. It can be seen that all the tests were in similar ranges, which can be considered reasonable based on the measured parameters, the phenomena found, and the evaluation approaches. The trends described and discussed above could also be seen with this evaluation approach. Higher loads led to lower friction energy densities and higher linear wear intensities (i.e., more intensive solids contacts). Longer test times showed the opposite to the reference test condition. According to the wear classification, all tests were in the range of category 1 level 2 according to Fleischer, which means a moderate wear without thermal energy accumulation effects. This agreed with the observed surface phenomena and in situ measurement parameters, showing no signs of severe damage processes such as scuffing but rather moderate wear of deformation, slight adhesion, and sparse abrasive marks.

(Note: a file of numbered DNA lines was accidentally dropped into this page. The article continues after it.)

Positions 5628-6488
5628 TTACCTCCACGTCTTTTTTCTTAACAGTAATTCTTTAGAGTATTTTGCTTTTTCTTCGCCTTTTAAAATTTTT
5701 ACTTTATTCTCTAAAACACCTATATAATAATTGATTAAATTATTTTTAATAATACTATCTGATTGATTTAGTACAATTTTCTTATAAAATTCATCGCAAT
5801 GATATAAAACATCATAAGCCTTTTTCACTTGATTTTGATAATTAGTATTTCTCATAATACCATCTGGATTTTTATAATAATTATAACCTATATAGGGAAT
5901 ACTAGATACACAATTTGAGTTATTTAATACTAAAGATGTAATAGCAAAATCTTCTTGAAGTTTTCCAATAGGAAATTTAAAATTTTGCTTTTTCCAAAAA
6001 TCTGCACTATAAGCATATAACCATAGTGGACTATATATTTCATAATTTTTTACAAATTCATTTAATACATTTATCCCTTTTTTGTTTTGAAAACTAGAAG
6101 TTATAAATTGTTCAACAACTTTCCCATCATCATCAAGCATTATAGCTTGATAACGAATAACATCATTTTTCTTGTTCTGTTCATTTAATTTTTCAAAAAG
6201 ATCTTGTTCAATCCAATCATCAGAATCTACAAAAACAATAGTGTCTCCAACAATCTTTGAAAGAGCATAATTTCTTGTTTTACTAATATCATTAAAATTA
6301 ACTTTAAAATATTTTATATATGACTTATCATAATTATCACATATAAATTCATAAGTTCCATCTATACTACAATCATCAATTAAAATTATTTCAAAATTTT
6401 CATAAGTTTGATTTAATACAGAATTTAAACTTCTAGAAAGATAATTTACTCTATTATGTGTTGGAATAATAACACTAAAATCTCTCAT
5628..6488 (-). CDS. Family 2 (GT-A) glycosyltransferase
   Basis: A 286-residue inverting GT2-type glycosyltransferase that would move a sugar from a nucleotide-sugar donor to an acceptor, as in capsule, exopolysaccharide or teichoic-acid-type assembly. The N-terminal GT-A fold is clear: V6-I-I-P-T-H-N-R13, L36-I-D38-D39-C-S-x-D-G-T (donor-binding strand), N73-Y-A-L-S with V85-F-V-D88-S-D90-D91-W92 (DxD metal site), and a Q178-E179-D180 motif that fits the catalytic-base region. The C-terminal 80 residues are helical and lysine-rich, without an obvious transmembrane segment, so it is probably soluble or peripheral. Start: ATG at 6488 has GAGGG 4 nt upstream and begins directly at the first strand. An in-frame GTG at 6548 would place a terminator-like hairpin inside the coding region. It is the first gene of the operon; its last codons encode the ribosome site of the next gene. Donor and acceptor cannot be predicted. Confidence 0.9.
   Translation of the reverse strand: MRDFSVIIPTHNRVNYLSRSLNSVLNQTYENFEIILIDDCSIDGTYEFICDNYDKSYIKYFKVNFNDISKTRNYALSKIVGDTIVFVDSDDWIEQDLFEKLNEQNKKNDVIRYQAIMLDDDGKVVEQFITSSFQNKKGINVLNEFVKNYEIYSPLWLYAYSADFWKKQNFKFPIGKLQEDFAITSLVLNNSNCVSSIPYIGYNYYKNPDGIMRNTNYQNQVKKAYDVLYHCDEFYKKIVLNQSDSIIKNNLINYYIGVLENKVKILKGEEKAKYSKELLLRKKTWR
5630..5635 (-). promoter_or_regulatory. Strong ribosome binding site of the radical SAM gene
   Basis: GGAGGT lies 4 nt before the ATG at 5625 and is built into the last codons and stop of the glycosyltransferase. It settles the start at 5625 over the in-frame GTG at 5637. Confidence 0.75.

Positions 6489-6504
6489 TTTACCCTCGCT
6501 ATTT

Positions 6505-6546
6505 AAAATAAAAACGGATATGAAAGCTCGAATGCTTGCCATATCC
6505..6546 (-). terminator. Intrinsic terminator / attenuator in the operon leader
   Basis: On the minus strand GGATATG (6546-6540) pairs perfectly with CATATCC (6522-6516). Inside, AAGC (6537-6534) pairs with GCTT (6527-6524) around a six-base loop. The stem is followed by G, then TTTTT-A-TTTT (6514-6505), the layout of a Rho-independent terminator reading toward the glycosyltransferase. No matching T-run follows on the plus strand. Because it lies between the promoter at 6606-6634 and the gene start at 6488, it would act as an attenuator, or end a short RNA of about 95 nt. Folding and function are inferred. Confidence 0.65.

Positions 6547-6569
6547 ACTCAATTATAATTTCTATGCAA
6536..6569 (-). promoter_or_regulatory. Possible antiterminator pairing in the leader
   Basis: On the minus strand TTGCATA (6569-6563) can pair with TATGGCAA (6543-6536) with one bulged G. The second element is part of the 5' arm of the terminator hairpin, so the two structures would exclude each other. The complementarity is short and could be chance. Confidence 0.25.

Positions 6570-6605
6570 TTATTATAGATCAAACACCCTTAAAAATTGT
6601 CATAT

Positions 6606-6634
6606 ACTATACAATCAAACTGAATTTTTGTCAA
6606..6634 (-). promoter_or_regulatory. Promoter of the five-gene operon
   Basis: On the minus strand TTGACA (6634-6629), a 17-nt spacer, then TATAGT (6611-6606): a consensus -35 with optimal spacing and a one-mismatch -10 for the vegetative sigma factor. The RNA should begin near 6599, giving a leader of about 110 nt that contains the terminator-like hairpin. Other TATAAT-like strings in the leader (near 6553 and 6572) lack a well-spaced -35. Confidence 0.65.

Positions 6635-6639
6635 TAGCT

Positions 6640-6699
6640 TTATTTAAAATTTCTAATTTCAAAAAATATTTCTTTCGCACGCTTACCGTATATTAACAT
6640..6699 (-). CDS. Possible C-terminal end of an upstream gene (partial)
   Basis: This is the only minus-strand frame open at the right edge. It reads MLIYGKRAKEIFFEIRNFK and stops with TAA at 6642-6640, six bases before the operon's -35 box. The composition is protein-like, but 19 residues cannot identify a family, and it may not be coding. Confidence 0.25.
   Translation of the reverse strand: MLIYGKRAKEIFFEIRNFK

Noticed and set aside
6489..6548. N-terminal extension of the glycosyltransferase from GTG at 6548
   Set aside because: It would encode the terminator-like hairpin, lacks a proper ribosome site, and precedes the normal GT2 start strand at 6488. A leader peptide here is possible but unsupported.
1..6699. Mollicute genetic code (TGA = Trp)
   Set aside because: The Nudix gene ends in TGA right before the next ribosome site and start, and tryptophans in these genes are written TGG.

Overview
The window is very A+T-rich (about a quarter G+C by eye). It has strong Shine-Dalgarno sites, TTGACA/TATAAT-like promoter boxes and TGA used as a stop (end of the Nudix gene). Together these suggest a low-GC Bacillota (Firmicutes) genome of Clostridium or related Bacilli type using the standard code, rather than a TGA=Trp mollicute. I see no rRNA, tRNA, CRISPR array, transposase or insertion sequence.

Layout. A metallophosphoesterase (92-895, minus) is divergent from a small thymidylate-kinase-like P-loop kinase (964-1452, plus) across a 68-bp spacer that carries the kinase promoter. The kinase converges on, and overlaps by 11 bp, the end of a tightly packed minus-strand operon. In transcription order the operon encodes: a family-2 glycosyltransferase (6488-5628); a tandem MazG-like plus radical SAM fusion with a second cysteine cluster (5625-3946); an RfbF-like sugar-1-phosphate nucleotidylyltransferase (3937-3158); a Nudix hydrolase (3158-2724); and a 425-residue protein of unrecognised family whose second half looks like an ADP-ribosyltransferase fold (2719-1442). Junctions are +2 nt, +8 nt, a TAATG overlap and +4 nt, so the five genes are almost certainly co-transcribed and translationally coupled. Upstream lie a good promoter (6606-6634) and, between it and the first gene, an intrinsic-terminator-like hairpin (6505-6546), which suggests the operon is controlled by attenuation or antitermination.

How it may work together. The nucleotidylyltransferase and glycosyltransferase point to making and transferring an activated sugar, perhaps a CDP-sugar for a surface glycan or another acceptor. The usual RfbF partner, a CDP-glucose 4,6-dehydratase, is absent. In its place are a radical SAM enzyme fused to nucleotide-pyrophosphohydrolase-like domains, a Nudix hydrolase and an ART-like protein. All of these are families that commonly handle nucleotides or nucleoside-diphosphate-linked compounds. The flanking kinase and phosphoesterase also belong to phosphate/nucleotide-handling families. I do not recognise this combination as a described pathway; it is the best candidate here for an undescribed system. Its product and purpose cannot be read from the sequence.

With regards to the informative value of the model testing technique, the comparison of the prevailing tribological mechanisms on the surfaces involved in the friction process was particularly decisive. This shows that damage equivalent conditions could be documented between the engine application and laboratory testing, which validated the applicability of the model testing technique with regard to the tribological characterization of pin wear. For pin surfaces with respect to moderate wear conditions, in both the engine and the model test technique, a significant smoothening of the CrN layer, without strong groove marks, break-outs, or deformation, could be observed (see Figure 6
a compared to Figure 15